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# Coping with different shaped rooms in a 2d grid

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### #1TechnoGoth  Members

Posted 25 September 2012 - 06:57 AM

I'm currently doing the designing and planning for a 2d tile base overhead game and I’d always planned to work with a standard 2d grid but I’m finding it a bit limiting when it comes to designing layouts. For instance the size of a hallway, bedroom, and living room are all very different. I’d always planned for some rooms to consist of multiple tiles but even then equal sized tiles seem to limit the design options. So I’m looking for alternatives.

Currently I have the room shapes as follows:
Hallway 2x1
Bedroom 2x1
Living room 2x2

But a bedroom should be wider than the hall so those sizes don’t work visually.
One option would be to decrease the tile sizes and increase the number of tiles that made up the rooms.
Hallway 2x1
Bedroom 3x1
Living room 3x3

But that means more tiles, and more tile art.

Another option I came up with is to use scaling of adjacent rooms. So all tiles are the same internally but during the rendering the hall is rendered at half width and the adjacent rooms tiles are scaled to fill in the missing width. In this way the size difference is only a visual trick.

The third option I came up with is an inside outside approach. Where by a polygon defines an inside space and that inside space can have different sized tiles as long as the overall layout fits with in the polygon. In this way the rooms can be all sorts of size but the overall layout of the building fits within the standard 2d grid of the rest of the map. But this requires additional complexity in the content generation to cope with filling the polygon.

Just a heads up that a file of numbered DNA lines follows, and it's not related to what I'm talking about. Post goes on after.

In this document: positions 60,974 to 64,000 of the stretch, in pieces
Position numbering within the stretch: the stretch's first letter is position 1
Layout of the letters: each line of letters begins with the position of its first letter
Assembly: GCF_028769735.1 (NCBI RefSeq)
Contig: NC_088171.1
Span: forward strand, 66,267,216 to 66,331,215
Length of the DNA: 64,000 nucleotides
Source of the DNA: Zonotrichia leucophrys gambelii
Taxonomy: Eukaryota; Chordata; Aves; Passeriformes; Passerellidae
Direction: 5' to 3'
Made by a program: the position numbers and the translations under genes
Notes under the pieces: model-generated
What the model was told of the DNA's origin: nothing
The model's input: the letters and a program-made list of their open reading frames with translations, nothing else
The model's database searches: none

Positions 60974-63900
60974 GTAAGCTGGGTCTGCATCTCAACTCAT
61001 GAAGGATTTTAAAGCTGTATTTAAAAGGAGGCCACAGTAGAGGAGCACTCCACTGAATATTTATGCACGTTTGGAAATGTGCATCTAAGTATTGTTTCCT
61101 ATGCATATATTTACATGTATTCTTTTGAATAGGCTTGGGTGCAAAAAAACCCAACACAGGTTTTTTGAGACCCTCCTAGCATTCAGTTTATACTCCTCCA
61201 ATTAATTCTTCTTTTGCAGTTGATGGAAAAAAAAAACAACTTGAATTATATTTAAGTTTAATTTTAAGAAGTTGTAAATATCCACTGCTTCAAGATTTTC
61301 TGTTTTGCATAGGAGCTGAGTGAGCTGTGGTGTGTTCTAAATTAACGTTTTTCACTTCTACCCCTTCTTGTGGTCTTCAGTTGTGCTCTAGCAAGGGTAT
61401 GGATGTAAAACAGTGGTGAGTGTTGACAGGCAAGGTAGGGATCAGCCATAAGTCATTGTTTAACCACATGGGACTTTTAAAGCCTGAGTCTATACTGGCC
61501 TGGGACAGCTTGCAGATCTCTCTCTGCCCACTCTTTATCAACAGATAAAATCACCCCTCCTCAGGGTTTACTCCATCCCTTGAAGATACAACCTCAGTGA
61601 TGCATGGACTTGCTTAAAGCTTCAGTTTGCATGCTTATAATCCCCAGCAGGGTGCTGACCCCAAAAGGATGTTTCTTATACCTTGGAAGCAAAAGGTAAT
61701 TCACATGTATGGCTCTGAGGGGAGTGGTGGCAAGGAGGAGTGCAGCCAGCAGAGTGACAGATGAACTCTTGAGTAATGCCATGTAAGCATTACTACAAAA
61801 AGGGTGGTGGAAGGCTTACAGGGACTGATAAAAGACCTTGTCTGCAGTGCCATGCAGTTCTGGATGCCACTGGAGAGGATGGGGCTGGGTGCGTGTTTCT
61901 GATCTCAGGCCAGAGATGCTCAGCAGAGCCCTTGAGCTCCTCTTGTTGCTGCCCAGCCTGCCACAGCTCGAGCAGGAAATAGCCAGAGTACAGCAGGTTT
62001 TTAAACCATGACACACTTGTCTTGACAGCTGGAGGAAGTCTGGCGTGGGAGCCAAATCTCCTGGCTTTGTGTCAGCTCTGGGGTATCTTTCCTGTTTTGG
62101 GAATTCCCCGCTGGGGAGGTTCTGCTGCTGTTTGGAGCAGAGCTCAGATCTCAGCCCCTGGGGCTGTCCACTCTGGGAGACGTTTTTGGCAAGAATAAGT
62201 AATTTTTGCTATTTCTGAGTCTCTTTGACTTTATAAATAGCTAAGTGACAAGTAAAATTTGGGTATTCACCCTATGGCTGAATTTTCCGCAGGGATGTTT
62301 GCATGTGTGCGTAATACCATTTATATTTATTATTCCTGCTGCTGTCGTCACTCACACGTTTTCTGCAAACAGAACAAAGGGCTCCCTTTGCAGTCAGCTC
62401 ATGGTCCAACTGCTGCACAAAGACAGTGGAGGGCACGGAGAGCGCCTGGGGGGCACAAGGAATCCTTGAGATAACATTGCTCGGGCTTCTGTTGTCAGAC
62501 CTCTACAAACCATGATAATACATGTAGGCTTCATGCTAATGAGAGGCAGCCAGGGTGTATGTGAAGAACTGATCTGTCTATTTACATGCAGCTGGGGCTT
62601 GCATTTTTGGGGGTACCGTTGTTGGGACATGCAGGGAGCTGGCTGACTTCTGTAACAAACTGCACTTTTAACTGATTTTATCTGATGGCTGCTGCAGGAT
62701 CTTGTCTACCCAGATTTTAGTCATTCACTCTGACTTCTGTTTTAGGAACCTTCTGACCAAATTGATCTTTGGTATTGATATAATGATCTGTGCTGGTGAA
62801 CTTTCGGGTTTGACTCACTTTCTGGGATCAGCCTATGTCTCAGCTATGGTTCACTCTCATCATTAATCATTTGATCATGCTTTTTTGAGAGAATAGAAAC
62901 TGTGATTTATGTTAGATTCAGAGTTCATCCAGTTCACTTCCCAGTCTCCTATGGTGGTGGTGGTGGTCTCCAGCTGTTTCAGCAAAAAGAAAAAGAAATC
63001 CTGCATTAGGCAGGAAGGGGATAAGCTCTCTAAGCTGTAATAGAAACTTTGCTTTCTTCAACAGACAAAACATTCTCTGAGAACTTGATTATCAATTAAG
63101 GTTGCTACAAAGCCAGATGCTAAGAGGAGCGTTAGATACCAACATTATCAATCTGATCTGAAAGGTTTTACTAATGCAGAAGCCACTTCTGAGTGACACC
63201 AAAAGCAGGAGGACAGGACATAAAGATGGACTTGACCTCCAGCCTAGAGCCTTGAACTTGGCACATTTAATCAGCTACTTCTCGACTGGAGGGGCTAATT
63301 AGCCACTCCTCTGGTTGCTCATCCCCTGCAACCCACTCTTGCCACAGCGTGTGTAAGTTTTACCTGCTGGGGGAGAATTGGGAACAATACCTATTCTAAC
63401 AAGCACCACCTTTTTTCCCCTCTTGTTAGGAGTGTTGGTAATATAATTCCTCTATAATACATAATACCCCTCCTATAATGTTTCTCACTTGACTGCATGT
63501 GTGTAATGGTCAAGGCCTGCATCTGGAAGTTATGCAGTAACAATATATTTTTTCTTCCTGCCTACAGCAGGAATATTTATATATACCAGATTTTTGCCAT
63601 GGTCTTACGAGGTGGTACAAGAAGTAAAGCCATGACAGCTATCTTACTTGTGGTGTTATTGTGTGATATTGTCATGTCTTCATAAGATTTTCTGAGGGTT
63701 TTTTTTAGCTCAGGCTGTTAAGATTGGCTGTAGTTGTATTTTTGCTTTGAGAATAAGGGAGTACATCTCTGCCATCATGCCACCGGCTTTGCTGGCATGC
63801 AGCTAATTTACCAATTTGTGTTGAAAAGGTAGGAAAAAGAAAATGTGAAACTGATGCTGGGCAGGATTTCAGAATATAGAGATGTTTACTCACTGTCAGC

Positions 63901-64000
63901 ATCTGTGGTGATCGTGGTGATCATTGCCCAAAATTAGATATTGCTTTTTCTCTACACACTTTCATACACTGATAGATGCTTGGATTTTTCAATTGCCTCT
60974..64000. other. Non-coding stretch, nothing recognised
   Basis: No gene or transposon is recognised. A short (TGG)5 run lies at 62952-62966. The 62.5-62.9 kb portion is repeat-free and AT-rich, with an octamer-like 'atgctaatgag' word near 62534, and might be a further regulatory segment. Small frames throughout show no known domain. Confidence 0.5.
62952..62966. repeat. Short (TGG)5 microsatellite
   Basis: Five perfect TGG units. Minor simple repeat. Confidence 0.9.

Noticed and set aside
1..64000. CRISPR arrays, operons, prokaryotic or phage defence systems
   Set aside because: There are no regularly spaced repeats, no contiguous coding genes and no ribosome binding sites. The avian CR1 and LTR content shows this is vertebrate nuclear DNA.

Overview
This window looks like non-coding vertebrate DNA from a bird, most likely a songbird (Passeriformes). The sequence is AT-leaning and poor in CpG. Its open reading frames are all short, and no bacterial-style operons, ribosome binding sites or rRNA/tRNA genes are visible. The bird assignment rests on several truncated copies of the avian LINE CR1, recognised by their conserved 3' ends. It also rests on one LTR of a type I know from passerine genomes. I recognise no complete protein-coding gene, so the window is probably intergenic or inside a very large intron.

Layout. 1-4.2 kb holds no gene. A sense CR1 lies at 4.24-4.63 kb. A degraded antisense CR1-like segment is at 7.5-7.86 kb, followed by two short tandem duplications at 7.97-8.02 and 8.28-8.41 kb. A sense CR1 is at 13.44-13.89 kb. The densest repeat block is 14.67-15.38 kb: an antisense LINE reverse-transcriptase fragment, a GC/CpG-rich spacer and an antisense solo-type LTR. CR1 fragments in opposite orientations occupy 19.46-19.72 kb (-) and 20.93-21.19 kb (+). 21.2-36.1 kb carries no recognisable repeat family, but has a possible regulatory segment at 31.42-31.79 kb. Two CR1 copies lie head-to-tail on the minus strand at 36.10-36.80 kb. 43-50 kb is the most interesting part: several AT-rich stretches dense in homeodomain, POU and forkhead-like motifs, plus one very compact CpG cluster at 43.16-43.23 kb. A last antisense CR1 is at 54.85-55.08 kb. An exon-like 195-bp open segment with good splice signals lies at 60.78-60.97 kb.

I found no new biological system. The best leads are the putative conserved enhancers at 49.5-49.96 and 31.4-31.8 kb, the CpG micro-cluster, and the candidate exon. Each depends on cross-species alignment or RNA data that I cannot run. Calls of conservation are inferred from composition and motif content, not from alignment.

I should note that all maps will be procedurally generated.

So what do people think is the best way to tackle this problem? I’m leaning to 2 or 3 at the moment.

### #2FLeBlanc  Members

Posted 25 September 2012 - 08:11 AM

I've always just preferred to use different size tiles, or to use smaller tiles. Although, in a way, these ideas are really one and the same, with only slight differences on the back-end. You can easily do tilesets in different sizes, then just run a script to split the bigger tiles down into the base tile size, then in your generation code you can generate on grids of different sizes, but the final edit of the level will result in placement of base-sized tiles.

I wouldn't really recommend scaling, though. It's harder to maintain a consistent look and feel to the environment tiles if this tile here is scaled 1:1 and that tile over there is scaled 2:1, while this tile yonder is scaled 1:2. All that scaling will have a noticeable effect on the look of things. Plus it sort of plays hell with the placement of things if tiles can be arbitrarily scaled, as it breaks your grid. In procedural generation, the grid is still the king, at least if you want to keep things simple.

Edited by FLeBlanc, 25 September 2012 - 08:13 AM.

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